Inpatient vs. home care: A pilot hospice comparative effectiveness study
Background: Despite recent advances in advance care planning and patient education, half of patients with cancer enroll in hospice in the last 3 weeks of life, and one third enroll in the last week. These patients and their families don’t benefit fully from hospice services including symptom management, home care, nursing, spiritual and emotional support, practical assistance, and counseling. Although inpatient hospice care offers a promising way to better meet the needs of these patients and their families, little is known about the effectiveness of inpatient hospice units.
Objectives: The overarching goals of this pilot project are to explore the potential benefits of inpatient care for patients who are referred to hospice in the last week of life, and to lay the foundation for a future large-scale study that will determine whether inpatient care is beneficial, and cost-effective. Specifically, the objectives of this project are to explore the effects of inpatient care on quality and family satisfaction, and to identify subgroups of patients and families who are most likely to benefit from inpatient care.
Aims: 1) To establish the validity of quality measures abstracted from hospice Electronic Health Records (EHRs); 2) To establish the feasibility of linking EHR data with family satisfaction data (Family Evaluation of Hospice Care survey results); 3) To define plausible effect sizes for the impact of inpatient hospice care on accepted quality measures and family satisfaction; 4) To obtain input from the CHOICE community of hospices regarding the selection of quality measures and FEHC items that should be the focus of future research.
David Casarett MD MA completed his medical training at Case Western Reserve University in 1993, and his internship and residency in internal medicine at the University of Iowa in 1996. His additional training has included a Master’s degree in medical anthropology at CWRU, and fellowships in ethics at the University of Chicago and in Palliative Medicine at the University of Pennsylvania. He has worked as a hospice medical director and is currently an Assistant Professor in the Division of Geriatric Medicine at the University of Pennsylvania. He is also a staff physician at the Philadelphia VAMC, where he is the medical director of the palliative care service, and is on the faculty of the Center for Health Equity Research and Promotion. Dr. Casarett is board certified in Internal Medicine and Palliative Medicine, and is a Fellow of the American Academy of Hospice and Palliative Medicine.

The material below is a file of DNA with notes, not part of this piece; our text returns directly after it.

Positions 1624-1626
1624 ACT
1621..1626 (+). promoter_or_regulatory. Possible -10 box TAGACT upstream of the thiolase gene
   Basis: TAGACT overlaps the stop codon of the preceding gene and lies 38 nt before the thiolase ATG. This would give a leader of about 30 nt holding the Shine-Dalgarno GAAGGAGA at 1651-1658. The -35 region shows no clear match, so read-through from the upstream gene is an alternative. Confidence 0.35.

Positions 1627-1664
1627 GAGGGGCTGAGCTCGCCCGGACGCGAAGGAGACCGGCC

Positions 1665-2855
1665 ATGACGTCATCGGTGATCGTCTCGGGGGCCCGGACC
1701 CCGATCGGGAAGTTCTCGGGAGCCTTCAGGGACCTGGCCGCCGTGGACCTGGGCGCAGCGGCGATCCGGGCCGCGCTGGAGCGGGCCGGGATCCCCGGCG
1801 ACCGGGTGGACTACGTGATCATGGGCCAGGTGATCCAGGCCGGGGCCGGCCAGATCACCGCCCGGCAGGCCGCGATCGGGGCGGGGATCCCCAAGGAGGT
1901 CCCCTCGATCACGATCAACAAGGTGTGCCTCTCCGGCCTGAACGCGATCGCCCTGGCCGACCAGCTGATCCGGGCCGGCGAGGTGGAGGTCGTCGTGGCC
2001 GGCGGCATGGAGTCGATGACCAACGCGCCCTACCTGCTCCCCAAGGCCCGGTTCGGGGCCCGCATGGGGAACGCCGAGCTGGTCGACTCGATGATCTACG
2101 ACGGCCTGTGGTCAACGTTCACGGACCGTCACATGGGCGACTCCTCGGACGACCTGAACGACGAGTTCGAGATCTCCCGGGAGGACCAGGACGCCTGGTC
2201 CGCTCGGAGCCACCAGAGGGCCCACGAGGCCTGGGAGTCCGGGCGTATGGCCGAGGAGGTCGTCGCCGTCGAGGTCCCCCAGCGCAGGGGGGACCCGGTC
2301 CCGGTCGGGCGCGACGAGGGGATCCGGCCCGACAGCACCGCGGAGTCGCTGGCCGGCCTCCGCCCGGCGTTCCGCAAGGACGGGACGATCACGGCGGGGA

Dr. Casarett’s major research interest is understanding and improving the way that patients near the end of life and their families make medical decisions. His work in this area has included epidemiological studies of referral to hospice and utilization of alternatives to hospice, studies of decision-making about end of life care, and a randomized controlled trial of an intervention to promote earlier hospice referrals in nursing homes. Dr. Casarett is also the PI of federally funded studies to assess the quality of end-of-life care in the VA health care system, and to improve access to high-quality end of life care for patients with cancer.
Dr. Casarett’s research has been funded by the Department of Veterans Affairs, by a Paul Beeson Physician Faculty Scholars Award, and by other grants from the National Institutes of Health, the Hartford Foundation, and the Greenwall Foundation.